When film star, brand ambassador and former Miss Universe Sushmita Sen was first seen flaunting a massive diamond on her finger, the grapevine was abuzz with guesswork on the high-profile admirer rumoured to have given her the ring. When it emerged that Sushmita had bought the rock-sized diamond herself, the rumours were replaced by a shocked silence—especially from men, who just couldn't stomach the idea of a woman buying a diamond ring for herself. But Sushmita's new acquisition reflects a growing trend among women not only to splurge on themselves, but to make the big spending, investing and savings decisions for themselves and their families. Be it buying the latest road-scorcher, getting a loan for a flat with a beautiful balcony, tracking the bulls on the Sensex or planning a week's holiday in the Maldives, women are displaying financial independence like never before.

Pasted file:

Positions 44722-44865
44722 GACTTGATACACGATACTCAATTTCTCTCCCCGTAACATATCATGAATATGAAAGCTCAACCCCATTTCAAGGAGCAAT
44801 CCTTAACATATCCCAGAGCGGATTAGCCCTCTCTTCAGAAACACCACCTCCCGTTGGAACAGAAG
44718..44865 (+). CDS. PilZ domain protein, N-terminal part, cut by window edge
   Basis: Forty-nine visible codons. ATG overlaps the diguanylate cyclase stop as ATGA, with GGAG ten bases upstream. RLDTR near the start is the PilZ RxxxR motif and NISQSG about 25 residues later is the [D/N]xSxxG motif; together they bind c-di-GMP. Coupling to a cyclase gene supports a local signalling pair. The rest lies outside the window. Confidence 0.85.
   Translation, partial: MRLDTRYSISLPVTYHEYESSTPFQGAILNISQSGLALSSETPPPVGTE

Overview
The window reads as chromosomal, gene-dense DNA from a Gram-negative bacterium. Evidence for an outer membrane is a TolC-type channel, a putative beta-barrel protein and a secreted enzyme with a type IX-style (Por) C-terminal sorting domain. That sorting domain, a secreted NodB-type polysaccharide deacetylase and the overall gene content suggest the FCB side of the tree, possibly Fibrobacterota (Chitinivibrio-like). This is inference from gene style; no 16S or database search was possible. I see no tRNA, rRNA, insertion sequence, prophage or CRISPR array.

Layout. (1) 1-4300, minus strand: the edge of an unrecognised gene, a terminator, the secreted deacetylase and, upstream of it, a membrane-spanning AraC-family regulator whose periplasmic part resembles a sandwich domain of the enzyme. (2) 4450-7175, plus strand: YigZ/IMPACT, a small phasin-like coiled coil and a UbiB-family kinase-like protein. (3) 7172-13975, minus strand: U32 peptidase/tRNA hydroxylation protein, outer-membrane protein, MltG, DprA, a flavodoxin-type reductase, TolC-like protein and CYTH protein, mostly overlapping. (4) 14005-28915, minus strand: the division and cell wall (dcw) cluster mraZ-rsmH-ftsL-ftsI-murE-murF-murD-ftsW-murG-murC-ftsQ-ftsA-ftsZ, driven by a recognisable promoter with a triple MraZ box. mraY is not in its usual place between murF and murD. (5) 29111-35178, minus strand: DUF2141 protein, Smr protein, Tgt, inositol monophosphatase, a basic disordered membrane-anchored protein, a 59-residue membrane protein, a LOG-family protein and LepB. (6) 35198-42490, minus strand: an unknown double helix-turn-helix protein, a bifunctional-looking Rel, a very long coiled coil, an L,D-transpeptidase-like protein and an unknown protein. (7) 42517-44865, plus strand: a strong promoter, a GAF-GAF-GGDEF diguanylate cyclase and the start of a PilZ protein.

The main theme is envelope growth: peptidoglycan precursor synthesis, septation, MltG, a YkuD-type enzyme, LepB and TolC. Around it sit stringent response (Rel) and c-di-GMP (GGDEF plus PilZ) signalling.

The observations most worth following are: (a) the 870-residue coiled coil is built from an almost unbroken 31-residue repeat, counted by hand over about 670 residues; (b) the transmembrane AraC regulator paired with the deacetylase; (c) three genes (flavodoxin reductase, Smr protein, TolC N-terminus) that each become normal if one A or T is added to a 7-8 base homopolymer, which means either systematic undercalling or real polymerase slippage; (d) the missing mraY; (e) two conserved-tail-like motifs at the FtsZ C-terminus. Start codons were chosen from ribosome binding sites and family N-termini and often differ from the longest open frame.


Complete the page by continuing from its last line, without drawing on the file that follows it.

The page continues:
Thirty-six-year-old Sangeeta Kuriakos loves to live life queen-size. She owns a splendid studio apartment in South Mumbai, shops for designer clothes, shoes and bags at Delhi's plush 1 MG Road, and loves collecting the works of unknown artists at Mumbai's Kalaghoda festival. She earns quite a packet as the CEO of Clea Public Relations, and hates to save. "I would rather blow up all my money on single malts," she says. Kuriakos represents the new spender on the block who is every marketer's dream. But there are thousands of other women whose shopping list has now grown to include home loans, stocks, mutual funds and SUVs. The market's awareness of this new spender and her potential is growing, as manufacturers and ad campaigns increasingly target her. Evidently, banks are queueing up to woo this new customer who not only has money, but also a reputation for being more reliable than men when it comes to repayment of loans and credit card bills.